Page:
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I got the book yesterday and stayed up till 3 in the morning reading. I'm on page 245.

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I posted another thread for discussion of The DaVinci Code By acclimation, it seems to be our first Book of the Month.

And, to get a jump start on July, I'm arbitrarily declaring that Bel Canto month

Note: the DaVinci Code link is to the discussion thread on this board. The Bel Canto link is to the book's page on Amazon, which includes reviews and other info.

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Thank you, Alexandra. I've wanted to read Bel Canto too.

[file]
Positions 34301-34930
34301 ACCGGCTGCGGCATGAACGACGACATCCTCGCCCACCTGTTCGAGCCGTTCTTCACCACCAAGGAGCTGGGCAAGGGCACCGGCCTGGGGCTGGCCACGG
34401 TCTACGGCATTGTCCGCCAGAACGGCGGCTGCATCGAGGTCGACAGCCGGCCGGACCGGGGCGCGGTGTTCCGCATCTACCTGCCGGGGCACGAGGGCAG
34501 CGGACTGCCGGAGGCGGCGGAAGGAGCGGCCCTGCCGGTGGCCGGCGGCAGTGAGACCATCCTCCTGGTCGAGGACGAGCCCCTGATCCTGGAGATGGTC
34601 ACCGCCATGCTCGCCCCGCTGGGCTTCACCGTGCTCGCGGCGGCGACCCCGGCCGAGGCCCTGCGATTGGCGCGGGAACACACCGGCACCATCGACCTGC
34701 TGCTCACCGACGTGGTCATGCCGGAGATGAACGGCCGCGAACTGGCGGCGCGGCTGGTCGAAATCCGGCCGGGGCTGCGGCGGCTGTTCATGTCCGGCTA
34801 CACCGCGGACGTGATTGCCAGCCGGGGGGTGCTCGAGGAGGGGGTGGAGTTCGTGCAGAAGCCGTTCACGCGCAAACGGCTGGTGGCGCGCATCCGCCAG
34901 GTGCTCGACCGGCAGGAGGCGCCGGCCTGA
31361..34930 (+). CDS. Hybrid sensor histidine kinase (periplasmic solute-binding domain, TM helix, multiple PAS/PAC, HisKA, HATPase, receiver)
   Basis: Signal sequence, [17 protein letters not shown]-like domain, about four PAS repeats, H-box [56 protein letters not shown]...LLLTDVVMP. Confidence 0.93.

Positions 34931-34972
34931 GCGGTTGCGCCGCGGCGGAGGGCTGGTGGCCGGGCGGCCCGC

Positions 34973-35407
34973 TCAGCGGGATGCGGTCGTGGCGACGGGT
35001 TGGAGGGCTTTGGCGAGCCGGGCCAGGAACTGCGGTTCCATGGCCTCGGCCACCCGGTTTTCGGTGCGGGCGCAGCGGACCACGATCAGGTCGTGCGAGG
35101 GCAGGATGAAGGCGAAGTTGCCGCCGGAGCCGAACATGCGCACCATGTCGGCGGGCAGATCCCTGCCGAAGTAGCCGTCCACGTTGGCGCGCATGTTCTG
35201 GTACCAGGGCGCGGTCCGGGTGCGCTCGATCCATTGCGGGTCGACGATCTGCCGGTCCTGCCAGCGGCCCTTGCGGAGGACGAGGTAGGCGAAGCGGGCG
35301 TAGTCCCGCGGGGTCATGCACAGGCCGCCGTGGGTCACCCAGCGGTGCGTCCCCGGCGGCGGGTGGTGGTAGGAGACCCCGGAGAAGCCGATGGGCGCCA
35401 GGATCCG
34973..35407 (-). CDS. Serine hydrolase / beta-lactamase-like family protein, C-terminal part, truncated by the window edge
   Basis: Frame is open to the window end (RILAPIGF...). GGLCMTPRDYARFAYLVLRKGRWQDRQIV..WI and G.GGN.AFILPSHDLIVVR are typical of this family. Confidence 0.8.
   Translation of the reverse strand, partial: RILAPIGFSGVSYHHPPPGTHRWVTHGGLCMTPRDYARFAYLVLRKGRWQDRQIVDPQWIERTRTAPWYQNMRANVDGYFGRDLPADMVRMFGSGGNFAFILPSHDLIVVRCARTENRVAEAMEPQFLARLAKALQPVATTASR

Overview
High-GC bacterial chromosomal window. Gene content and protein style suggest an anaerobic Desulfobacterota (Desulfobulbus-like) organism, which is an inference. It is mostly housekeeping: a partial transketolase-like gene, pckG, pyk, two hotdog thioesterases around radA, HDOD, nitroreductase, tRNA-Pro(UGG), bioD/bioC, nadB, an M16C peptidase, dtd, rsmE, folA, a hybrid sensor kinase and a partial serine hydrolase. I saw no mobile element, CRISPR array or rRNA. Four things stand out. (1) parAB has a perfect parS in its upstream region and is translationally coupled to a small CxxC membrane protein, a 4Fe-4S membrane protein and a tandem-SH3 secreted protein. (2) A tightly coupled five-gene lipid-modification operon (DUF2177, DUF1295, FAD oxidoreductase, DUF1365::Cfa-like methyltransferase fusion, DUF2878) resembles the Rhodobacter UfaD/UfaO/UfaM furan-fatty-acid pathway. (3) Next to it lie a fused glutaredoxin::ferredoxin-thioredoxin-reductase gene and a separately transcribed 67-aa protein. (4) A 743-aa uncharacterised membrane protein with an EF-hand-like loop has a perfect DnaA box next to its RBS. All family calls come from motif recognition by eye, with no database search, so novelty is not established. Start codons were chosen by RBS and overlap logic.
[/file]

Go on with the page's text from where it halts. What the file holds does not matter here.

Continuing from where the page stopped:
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I'm afraid there is going to be a run on the bookstores for Da Vinci Code. I better hurry, and get mine ordered.

There was a nice list on public radio this morning. They interviewed the CEO of Amazon.com. One of the things on his list was a collection of short stories. I was busily getting ready for Church, and did not get to listen carefully to other recommendations. But, if you're interested, I bet you can find that inteview @ npr.org.

Cristina

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I'm currently reading/planning to read/dreaming of having the time to get to the following current books:

Moneyball by Michael Lewis

An Unfinished Life: John F. Kennedy by Robert Dallek

The Devil Wears Prada by Lauren Weisberger

The Clinton Wars by Sidney Blumenthal (no, I won't start a discussion)

On the less current end:

Blindness by Henry Green

The Trials of Lenny Bruce by Ronald Collins and David Stover